In the first place, please allow me to thank you for your very informative reply to my post.
You're welcome! Just as you, I was just a dSLR beginner one year ago. The more pictures you take, the more you learn!
Actually, I didn't expect to change my first dSLR camera so fast, but I realised I was asking the Pentax *ist DL more manual control and I wanted to push the limits. So here came the K10D.
Like you, I really appreciate the Pentax K10D and I put it meanwhile on top of my priority list. But on the other hand, I became confused when Gordon while reviewing the K10D and comparing it with the Nikon D80 said
"There were many occasions when the K10D required exposure com-
pensation while the more sophisticated metering of the D80 remain-
I couldn't answer since I've no experience with the Nikon D80. That's the really difficult part when looking for a camera: each camera owner is proud of his/her toy!
So getting unbiaised comparison is not an easy job.
Back to the Pentax K10D, I did experience some metering surprise and compensation need. In such given situations I started to identify (such as the small figurine shot twice in my review), I use the exposure bracketing to avoid lost pictures and/or RAW shooting for post-proccesing.
Gordon also stated "that the K10D is only completely weather proof when fittet with a pricier lens." Which kind of lens does Gordon mean??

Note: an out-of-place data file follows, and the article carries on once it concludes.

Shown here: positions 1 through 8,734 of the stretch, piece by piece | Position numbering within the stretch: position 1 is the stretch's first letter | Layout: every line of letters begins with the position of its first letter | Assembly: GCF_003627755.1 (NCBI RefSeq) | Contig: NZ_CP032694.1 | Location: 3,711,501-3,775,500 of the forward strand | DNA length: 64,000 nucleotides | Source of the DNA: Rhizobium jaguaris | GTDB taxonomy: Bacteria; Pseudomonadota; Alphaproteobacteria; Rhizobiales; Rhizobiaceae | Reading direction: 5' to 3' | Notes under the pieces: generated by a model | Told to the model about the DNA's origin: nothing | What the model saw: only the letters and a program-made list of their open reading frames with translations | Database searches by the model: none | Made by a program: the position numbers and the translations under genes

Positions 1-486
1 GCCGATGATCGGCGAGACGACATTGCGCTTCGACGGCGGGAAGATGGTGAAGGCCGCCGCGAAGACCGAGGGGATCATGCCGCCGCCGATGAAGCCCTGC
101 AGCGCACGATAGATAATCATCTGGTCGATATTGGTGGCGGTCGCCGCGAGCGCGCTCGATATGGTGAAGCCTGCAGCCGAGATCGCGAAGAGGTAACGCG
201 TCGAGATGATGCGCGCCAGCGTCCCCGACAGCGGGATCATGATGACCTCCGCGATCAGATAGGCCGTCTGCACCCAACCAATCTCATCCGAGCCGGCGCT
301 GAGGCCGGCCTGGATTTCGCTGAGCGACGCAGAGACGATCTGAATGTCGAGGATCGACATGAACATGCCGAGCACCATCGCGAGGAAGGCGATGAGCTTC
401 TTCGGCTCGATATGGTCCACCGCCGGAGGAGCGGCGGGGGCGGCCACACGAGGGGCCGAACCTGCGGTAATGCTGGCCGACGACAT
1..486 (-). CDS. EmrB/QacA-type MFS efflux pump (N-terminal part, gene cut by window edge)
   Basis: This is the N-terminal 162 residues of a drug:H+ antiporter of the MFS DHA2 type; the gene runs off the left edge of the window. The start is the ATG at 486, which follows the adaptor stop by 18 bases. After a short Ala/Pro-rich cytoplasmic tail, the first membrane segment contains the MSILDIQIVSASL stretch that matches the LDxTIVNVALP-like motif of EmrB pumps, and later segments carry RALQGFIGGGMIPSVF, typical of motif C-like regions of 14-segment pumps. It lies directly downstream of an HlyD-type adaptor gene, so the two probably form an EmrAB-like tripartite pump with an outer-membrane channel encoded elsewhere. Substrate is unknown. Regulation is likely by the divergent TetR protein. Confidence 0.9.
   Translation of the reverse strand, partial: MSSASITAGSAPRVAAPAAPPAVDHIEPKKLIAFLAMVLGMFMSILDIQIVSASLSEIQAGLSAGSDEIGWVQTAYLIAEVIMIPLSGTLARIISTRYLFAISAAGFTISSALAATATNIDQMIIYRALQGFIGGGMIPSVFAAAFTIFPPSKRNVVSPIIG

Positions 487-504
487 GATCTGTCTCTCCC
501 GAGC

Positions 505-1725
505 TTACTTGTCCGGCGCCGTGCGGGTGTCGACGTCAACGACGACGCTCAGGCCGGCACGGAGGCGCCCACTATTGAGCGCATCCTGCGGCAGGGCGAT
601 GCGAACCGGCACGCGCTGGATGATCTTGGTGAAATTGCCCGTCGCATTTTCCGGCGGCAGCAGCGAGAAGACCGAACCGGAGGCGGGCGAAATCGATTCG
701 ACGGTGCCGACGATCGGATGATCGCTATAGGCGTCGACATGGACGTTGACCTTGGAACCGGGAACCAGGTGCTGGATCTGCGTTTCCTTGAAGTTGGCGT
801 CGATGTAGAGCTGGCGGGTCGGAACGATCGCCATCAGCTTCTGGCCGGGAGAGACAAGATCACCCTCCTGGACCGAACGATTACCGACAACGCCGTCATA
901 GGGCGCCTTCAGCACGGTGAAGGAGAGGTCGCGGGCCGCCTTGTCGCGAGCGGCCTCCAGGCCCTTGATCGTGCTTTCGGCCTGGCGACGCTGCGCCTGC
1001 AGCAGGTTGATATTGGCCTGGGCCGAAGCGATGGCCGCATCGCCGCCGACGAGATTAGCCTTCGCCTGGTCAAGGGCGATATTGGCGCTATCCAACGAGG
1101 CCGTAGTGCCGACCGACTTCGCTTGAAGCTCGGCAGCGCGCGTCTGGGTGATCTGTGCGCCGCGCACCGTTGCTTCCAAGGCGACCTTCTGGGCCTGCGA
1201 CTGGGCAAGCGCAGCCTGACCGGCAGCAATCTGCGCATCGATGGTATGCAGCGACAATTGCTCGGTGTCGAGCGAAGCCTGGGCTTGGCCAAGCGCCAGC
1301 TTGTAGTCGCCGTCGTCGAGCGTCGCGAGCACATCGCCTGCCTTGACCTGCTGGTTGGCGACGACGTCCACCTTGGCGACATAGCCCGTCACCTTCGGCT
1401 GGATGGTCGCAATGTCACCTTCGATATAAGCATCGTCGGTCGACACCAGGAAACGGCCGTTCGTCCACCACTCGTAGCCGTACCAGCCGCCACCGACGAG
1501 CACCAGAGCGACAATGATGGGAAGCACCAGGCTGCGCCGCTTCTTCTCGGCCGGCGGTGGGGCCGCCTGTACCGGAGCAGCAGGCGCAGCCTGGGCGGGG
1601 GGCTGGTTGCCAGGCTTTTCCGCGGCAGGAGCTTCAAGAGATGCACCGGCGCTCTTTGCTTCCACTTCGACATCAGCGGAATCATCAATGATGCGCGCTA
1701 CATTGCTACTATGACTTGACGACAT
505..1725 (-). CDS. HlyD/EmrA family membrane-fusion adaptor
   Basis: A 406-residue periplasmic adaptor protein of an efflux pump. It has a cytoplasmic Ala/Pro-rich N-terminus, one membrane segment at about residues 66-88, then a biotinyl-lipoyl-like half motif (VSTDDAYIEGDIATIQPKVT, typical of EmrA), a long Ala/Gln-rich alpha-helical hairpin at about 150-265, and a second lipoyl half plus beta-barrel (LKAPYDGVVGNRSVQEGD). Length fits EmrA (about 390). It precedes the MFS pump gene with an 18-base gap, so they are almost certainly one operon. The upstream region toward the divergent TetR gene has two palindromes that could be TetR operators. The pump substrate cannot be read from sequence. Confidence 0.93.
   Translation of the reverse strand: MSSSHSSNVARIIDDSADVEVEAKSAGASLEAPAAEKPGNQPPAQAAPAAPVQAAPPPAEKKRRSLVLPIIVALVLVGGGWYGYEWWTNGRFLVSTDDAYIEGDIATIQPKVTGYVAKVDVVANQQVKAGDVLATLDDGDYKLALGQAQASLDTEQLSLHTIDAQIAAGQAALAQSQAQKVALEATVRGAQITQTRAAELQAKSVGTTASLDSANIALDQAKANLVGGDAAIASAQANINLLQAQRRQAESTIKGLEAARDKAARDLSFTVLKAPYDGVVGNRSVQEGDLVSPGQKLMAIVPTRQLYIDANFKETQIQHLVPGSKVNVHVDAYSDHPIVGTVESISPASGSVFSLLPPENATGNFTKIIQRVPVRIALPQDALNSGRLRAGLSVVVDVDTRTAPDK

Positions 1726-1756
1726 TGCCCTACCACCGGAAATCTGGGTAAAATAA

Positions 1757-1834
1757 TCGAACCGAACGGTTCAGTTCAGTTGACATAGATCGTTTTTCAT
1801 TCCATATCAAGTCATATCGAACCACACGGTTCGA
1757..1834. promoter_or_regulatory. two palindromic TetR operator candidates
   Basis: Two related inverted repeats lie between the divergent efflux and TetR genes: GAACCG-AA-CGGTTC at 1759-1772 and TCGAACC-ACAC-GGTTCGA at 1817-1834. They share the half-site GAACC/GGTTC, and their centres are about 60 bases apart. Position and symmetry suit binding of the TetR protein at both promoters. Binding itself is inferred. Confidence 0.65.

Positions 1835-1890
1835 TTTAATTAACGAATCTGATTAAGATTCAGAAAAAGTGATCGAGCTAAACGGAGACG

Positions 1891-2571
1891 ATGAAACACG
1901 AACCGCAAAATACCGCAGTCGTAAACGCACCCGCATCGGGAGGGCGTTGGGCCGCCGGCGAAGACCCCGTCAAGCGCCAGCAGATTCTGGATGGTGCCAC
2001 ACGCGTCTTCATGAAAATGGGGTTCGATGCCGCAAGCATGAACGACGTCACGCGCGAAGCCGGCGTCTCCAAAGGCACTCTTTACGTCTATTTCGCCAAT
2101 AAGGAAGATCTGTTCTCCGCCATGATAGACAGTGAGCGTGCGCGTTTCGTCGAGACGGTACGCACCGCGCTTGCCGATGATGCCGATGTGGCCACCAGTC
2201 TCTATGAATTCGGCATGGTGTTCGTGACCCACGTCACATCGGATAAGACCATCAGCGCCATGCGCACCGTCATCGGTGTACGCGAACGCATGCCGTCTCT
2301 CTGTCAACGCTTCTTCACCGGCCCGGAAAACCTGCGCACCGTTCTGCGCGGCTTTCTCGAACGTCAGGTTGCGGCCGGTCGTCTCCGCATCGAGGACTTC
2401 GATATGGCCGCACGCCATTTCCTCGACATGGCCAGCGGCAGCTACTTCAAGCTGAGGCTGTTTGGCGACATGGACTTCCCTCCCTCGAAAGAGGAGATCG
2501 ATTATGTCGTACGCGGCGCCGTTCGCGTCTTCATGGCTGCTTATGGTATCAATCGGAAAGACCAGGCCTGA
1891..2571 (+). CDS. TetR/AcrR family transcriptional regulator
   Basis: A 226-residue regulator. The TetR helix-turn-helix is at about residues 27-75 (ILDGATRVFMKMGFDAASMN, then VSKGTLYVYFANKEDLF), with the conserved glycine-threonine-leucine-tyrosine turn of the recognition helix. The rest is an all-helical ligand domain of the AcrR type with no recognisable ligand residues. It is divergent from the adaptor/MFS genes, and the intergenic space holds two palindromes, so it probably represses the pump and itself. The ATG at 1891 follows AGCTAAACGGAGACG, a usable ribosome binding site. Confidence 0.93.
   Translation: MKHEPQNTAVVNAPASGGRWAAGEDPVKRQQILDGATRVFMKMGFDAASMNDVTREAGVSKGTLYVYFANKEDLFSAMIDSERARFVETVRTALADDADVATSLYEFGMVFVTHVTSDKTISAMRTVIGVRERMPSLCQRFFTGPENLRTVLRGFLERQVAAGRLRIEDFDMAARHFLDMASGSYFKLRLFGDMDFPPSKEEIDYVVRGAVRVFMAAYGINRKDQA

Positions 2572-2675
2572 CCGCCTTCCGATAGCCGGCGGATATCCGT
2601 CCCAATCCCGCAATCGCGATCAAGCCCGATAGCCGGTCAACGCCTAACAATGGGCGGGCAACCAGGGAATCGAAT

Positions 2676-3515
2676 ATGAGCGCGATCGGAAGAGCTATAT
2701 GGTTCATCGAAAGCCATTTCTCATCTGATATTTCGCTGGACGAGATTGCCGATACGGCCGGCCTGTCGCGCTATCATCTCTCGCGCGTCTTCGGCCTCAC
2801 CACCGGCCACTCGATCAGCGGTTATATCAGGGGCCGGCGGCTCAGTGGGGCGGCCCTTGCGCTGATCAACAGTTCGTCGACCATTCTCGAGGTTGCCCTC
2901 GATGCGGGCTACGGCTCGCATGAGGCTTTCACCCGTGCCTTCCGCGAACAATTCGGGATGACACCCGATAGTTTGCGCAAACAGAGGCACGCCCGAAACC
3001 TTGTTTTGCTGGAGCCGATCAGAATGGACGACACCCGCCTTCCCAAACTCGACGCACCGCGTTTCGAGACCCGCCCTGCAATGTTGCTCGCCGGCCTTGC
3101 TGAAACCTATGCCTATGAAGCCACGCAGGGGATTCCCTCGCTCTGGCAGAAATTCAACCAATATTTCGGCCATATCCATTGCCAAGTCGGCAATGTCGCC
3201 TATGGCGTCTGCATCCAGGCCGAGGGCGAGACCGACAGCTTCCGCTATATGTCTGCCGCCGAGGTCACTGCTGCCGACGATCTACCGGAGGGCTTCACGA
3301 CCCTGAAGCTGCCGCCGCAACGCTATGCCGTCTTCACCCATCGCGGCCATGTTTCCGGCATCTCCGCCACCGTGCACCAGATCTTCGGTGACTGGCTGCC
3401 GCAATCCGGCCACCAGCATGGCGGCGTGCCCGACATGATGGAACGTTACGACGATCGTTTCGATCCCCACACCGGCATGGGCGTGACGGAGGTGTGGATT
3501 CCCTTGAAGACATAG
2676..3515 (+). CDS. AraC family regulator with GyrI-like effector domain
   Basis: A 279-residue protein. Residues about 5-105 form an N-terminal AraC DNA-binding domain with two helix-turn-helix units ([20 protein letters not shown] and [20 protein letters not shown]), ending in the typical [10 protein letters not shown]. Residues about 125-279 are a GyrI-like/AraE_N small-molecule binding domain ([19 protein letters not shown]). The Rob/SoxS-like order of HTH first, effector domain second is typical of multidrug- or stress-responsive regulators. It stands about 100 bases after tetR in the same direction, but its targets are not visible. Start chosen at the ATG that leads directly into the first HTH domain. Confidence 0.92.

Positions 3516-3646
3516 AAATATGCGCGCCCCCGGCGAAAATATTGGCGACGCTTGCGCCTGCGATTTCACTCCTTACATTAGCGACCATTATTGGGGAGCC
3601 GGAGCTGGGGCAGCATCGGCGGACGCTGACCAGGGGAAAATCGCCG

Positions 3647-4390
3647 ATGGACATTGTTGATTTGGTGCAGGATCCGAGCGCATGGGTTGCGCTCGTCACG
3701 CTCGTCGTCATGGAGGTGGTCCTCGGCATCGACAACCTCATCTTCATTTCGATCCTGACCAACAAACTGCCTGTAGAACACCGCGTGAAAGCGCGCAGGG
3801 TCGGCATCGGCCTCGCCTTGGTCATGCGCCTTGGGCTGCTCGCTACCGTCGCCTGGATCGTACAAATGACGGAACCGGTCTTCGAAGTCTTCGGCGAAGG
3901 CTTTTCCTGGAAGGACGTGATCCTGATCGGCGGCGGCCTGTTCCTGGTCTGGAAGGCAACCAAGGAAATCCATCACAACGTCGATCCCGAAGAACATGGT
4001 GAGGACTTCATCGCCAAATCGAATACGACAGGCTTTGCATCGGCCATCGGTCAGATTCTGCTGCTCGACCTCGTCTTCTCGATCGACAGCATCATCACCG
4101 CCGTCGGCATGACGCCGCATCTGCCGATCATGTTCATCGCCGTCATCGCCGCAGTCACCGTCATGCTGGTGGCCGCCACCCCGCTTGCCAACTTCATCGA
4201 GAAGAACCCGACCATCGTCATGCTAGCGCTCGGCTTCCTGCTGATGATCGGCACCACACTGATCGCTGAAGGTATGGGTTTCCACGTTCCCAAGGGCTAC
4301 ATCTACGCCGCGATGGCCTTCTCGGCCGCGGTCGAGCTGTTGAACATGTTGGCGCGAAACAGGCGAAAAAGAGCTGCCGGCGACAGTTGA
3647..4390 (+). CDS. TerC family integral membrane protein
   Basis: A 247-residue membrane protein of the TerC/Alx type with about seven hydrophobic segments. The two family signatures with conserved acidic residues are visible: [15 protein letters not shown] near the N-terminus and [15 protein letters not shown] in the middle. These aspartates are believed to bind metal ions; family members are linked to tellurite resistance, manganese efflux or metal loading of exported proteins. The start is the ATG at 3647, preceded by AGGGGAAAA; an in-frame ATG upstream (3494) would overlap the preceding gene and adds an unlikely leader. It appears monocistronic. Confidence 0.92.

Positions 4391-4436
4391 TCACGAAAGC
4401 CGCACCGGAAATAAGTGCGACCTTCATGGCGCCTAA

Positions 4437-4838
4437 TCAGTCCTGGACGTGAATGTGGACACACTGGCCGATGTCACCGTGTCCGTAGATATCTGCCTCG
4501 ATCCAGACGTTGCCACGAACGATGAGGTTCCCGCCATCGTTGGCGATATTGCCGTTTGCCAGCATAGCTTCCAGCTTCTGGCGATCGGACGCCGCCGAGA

Pentax today's lenses (such as 17-55mm and 50-200mm I'm using) are not water-proof.
Pentax has launched two new and pricier lenses, the DA* 16 - 50 mm f2.8 ED AL [IF] SDM and the DA* 50 - 135 mm F2.8 [IF] SDM. Gordon expects to review them if Pentax supplies them to him http://www.cameralabs.com/forum/viewtopic.php?t=761
I haven't experienced water-proof camera, so I don't know how effective it is. From my point of view, I consider cameras and lenses as very delicate material so I take grand care of them.
However, you could start and play first with standard lenses and then upgrade to high quality lenses. That's the nice part of an SLR.
One big point to check I would like to emphasise: ergonomics
. How the camera fits in your hands? Is it comfortable? Are the buttons at the right place? Is the viewfinder clear enough? Do you feel confident with it?
I think ergonomics could make a difference between a camera you're going to use and a camera you're not going to use. A visit to your local store could help and answer these questions.
Good luck with your choice and best regards from France!
Pentax K-5 + BG4 + DA* 16-50 + DA* 50-135 + DA* 60-250 + AF-540FGZreivilophotography.weebly.com